# Let $B = \{B_t : t \geq 0\}$ be a pre-Brownian motion. Show that $B^a$ is independent of $\sigma(B_r : r \leq a)$ for every $a \geq 0$.

Let $$B = \{B_t : t \geq 0\}$$ be a pre-Brownian motion.

I know the following definition of a pre-Brownian motion:

Let $$(\Omega, \mathcal{F}, \mathbb{P})$$ be a measure space and let $$I = [0, \infty)$$. A pre-Brownian motion on $$I$$ is a Gaussian process $$B = \{B_t : t \in I\}$$ satisfying

(1) $$B_0(\omega) = 0\ \forall\ \omega \in \Omega$$

(2) $$\mathbb{E}[B_t] = 0,\ \forall\ t \geq 0$$

(3) $$Cov(B_s, B_t) = min(s, t)\ \forall\ s, t \geq 0$$

I would like to prove that, for every $$a \geq 0$$, the

process $$B^a = \{B_{t+a} - B_a, t \geq 0\}$$ is independent of the natural filtration $$\sigma(B_r : 0 \leq r \leq a)$$.

In fact, this is the statement of the Markov property (for pre-Brownian motions). I have proved that $$B^a$$ is a pre-Brownian motion. I guess that independence follows from the independent increments property of $$B^a$$, i.e.

for all $$0 < t_1 < \ldots < t_n$$, the increments $$B_{t_1}, B_{t_2}-B_{t_1}, \ldots, B_{t_n} - B_{t_{n-1}}$$ are independent.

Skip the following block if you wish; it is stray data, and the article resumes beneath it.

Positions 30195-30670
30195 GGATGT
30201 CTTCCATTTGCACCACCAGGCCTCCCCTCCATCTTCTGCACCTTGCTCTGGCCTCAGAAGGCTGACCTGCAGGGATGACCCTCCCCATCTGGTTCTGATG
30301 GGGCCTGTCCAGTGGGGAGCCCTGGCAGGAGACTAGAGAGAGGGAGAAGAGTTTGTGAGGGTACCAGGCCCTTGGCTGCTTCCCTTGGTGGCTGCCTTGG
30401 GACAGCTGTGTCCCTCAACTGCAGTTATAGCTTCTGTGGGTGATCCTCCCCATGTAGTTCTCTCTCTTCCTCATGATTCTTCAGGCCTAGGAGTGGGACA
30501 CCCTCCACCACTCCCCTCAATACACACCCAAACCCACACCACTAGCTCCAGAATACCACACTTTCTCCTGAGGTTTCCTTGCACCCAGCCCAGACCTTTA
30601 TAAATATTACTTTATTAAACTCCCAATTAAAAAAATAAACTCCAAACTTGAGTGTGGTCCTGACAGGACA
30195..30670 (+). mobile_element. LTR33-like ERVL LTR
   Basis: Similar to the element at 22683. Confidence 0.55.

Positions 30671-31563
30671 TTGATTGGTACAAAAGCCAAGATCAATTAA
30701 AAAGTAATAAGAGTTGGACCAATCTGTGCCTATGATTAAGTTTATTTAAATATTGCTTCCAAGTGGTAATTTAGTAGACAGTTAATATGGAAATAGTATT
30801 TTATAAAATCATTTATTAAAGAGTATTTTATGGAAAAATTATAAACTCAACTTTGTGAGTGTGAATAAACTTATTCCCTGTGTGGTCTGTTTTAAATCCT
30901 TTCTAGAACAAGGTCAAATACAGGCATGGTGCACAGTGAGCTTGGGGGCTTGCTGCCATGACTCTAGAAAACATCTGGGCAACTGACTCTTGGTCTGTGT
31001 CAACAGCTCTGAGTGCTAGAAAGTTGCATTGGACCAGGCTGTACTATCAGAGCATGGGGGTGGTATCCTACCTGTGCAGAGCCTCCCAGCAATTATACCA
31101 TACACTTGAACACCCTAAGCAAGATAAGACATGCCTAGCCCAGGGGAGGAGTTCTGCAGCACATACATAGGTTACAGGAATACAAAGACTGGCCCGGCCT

Attempt: Let $$G$$ be the Gaussian space generated by the process $$B$$ and denote by $$G_a$$ and $$\tilde{G_a}$$ the vector spaces generated by $$\{B_t\}_{0 \leq t \leq a}$$ and by $$\{B_{a+t} - B_a\}_{t \geq 0}$$. Since $$\sigma(\{G_a\})$$ and $$\sigma(\{\tilde{G_a}\})$$ are independent by the above mentioned property, it follows that $$B^a = \{B_{t+a} - B_a, t \geq 0\}$$ is independent of $$\sigma(B_r :0 \leq r \leq a)$$.

Any suggestions of improvement will be appreciated.

• What is a pre-Brownian motion...? – saz May 9 '18 at 6:54
• "Can someone explain to me how to prove..." Sure, but what did you try yourself? – Did May 9 '18 at 7:46
• @saz My understanding is a standard Brownian motion without the assumption of continuous sample paths. – Math1000 May 9 '18 at 8:12

I suppose $B^{a}$ stands for the process $B(t+a)-B(a):t\geq 0$. You have to show that $0<t_1<t_2,...,<t_n, s_1<s_2<...<s_k\leq a$ implies $(B(t_1+a)-B(a),...,B(t_n+a))-B(a)$ is independent of $(B(s_1),...,B(s_k))$. Since $B(t)$ has independent increments $(B(t_1+a)-B(a),B(t_2+a)-B(t_1+a),...,B(t_n+a)-B(t_{n-1}+a))$ and $(B(s_1),B(s_2)-B(s_1),...,B(s_k)-B(s_{k-1}))$ are independent. If two collections are independent then any measurable functions of these are independent. Apply suitable linear maps on the two vectors to complete the proof. [ The maps are of the type $(x_1,x_2,..,x_m) \to (x_1,x_1+x_2,...,x_1+...+x_m)$
• Of course $B^{a}(t)$ stands for $B(t+a)-B(a)$, not for $B(t+a)$. Otherwise the result is wrong. – Did May 9 '18 at 7:46